# Future value of a compound-interest savings account when contributions are inflation linked

I've got a savings objective to achieve in 6 years and I'm trying to work out the percentage of salary I need to put towards it to achieve it.

I am trying to work out how to calculate the future value of my savings account.

## Starting point

I have \$10 in savings.

## Contributions

Each year I contribute 10% of my earnings to my savings account.

## Earnings

I will earn \$1000 this year. Each year my salary increases with inflation and I'm assuming it's going to be 2% for the foreseeable future.

My savings account accumulates interest at a rate of 6% each year and all of that is re-invested.

I can do it the long manual way (excel spreadsheets), I was just wondering if there was an elegant formula I could use?

## The question is:

Given the above, how much will I have in my savings account at the end of the savings period i.e. in 6 years time?

• ha, not a homework - though if you have a textbook/online resource you could recommend that'd be handy. I'm using arbitrary numbers because I'd like to see if there's a formula I could use - rather than the massive spreadsheet that's inevitably prone to error owing to the many calculation steps. – user714852 Feb 8 '17 at 18:15
• Not sure I understand the reason for the downvote. Is mathematical projection beyond standard compound interest not relevant in personal finance? – user714852 Feb 8 '17 at 18:17
• Yes, I see that specificity is important - thank you for the suggestion. I've edited the question. – user714852 Feb 8 '17 at 18:20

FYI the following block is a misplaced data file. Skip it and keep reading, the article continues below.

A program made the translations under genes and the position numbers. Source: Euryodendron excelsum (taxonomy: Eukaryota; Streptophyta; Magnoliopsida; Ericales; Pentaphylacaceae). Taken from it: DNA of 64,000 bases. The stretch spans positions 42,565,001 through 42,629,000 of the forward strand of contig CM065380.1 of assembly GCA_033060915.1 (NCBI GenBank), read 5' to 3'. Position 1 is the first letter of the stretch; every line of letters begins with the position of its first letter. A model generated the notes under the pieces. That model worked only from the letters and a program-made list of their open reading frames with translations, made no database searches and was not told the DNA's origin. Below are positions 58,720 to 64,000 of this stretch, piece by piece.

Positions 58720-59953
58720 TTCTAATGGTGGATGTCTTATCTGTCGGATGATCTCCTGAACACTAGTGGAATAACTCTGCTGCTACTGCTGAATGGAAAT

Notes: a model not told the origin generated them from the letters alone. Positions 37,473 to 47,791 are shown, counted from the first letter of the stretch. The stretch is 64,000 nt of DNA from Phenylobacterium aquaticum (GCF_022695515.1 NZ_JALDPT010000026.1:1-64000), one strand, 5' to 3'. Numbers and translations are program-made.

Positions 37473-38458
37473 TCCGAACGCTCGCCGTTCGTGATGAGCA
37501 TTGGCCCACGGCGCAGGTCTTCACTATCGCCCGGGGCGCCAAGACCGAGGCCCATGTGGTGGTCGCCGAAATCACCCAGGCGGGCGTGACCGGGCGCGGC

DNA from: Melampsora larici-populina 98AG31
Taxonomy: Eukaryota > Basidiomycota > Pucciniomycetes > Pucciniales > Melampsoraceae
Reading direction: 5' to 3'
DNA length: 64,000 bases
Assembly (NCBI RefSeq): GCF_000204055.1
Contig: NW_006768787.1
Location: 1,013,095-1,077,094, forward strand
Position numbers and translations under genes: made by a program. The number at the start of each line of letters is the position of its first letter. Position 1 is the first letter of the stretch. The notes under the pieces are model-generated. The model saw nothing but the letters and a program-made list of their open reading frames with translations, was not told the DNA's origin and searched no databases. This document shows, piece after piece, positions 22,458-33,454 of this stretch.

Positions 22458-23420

## 1 Answer

Given the following

``````b[n] is the balance in period n
r is the periodic interest rate
i is the periodic inflation rate
d is the initial deposit made at period n = 0
x is the balance at period n = 0

b[n] = (d (1 + i)^n (1 + r) - (1 + r)^n (d + d r - i x + r x))/(i - r)
``````

For example

``````starting with x = £1000
making quarterly payments beginning immediately with d = £100
earning interest at r = 2% per quarter
increasing payments by i = 1% per quarter to offset inflation

x = 1000
d = 100
r = 0.02
i = 0.01
``````

The balance after four quarters and four deposits is

``````n = 4

b[n] = 1509.08
``````

Mathematica calculation of formula

``````FullSimplify[
RSolve[
{b[n + 1] == (b[n] + d (1 + i)^n) (1 + r), b == x}, b[n], n]]
``````

{{b[n] -> (d (1 + i)^n (1 + r) - (1 + r)^n (d + d r - i x + r x))/( i - r)}}

• You sir are a legend! I double checked manually in excel and it works! For future questioners - note that interest is applied on (x + d) - so it's assumed that the periodic contribution is applied at the start of the period. Thanks again Chris - I had resigned myself to tedious spreadsheets! – user714852 Feb 8 '17 at 21:37